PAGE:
CHELYABINSK, Russia, February 15, 2013 (ENS) – An asteroid several meters in diameter exploded in the atmosphere above the city of Chelyabinsk today at about 9:30 in the morning local time, injuring hundreds of people and damaging thousands of buildings, said officials.
Videos of the event taken on dashboard camera, such as the four images below, show an object streaking across a clear, blue sky and bursting into fireballs with loud explosions. Trails of vapor were visible for hundreds of miles.
As of late afternoon, around 1,200 people had been reported hurt, including more than 200 children, mostly in the Chelyabinsk Region, the Interior Ministry told the RIA Novasti news agency.
Two people are reported to be in “grave” condition, but most of those hurt had suffered minor cuts from broken glass as the shockwaves from the meteorite shattered windows in Chelyabinsk, a city of 1.1 million residents south of the Ural Mountains in south-central Russia.
President Vladimir Putin ordered emergency officials to provide “immediate” assistance to people affected by the meteorite.
The Russian Minister for Emergency Situations Vladimir Puchkov has arrived in Chelyabinsk to assess the situation. An estimated 20,000 emergency response workers have been mobilized.
Officials said gas supplies to hundreds of homes in the Chelyabinsk Region were cut off as a safety precaution. Some 3,000 residential buildings were also damaged, according to Chelyabinsk city officials.
Background radiation levels reportedly remain unchanged. This was confirmed both by emergencies officials, and by the national nuclear agency, concerned because the region has a number of nuclear facilities.
“Verified information indicates that this was one meteorite which burned up as it approached Earth and disintegrated into smaller pieces,” Elena Smirnykh deputy head of the Russian Emergencies Ministry press office, told reporters.
“Current information, which is not yet complete nor confirmed, points to a small asteroid,” said Detlef Koschny, Head of Near-Earth Object activity at European Space Agency’s Space Situational Awareness program office.
“There is no way it could have been predicted with the technical means available today,” Koschny said. “What can be said with near certainty is that this object has no connection with asteroid 2012 DA14.”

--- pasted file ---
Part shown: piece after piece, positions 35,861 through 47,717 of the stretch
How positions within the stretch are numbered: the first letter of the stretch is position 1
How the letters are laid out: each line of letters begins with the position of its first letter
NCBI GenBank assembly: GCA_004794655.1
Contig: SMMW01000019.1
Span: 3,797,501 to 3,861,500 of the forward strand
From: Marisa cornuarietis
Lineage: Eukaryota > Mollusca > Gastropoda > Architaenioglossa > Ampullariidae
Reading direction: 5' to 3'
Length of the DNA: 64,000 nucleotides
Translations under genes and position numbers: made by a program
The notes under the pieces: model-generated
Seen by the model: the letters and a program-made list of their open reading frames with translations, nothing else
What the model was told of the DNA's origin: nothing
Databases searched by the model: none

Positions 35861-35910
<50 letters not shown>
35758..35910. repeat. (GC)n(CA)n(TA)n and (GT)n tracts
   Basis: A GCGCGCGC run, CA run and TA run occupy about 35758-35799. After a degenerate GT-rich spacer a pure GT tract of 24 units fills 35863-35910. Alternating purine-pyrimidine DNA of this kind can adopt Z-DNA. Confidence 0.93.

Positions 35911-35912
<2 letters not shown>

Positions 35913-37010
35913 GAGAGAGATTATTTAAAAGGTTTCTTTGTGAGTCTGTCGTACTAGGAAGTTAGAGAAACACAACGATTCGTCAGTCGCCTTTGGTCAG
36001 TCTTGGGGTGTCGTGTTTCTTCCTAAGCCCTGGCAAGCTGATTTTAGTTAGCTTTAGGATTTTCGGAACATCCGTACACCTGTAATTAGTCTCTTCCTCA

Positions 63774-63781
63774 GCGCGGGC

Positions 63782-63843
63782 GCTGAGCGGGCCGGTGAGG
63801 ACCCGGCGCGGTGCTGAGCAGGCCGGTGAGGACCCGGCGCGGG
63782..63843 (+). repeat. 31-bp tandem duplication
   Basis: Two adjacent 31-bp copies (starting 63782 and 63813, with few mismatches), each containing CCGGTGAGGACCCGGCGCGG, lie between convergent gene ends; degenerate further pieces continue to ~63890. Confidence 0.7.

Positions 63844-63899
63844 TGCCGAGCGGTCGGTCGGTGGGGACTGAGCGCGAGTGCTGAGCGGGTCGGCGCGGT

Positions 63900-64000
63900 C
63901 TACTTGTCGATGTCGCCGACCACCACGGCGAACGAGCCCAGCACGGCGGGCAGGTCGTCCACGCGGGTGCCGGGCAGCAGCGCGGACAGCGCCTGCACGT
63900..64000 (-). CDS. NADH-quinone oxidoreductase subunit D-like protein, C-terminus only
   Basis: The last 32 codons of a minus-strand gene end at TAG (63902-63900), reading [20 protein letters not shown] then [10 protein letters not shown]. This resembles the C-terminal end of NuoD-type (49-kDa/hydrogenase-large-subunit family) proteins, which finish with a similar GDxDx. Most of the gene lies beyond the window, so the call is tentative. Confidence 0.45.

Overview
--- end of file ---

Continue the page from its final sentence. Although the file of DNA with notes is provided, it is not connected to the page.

Asteroid 2012 DA14 made a flyby of Earth at 19:27 GMT (20:27 CET) today at a distance of about 17,000 miles.
Early assessments of the Russian meteor indicate it was about one-third the size of 2012 DA14 and traveling in a different direction, said officials with the U.S. National Aeronautics and Space Administration, NASA.
NASA officials told reporters on a teleconference today the asteroid that struck Russia was “tiny.” While NASA has identified about 95 percent of all near Earth objects, they said that meteors of this size are extremely difficult to detect ahead of any strike. They said about 80 tons of “meteoritic material” strikes the Earth every day.
As for the future danger to Earth from these objects, “There are no asteroids that are headed to the Earth for certain,” said Paul Chodas, research scientist in the Near Earth Object Program Office at NASA’s Jet Propulsion Laboratory in Pasadena, California.
“Today’s event is a strong reminder of why we need continuous efforts to survey and identify near-Earth objects,” said Thomas Reiter, the European Space Agency’s director of Human Spaceflight and Operations.
“Our Space Situational Awareness program is developing a system of automated optical telescopes that can detect asteroids and other objects in solar orbits,” said Reiter. “Today’s event is a strong reminder of why we need continuous efforts to survey and identify near-Earth objects.”
In cooperation with survey efforts worldwide, the European Space Agency’s goal is to spot near-Earth objects larger than 40 meters at least three weeks before closest approach to Earth.
To achieve this, European Space Agency, European industry and partner agencies are developing a system of automated telescpes one meter in diameter capable of imaging the complete sky in one night.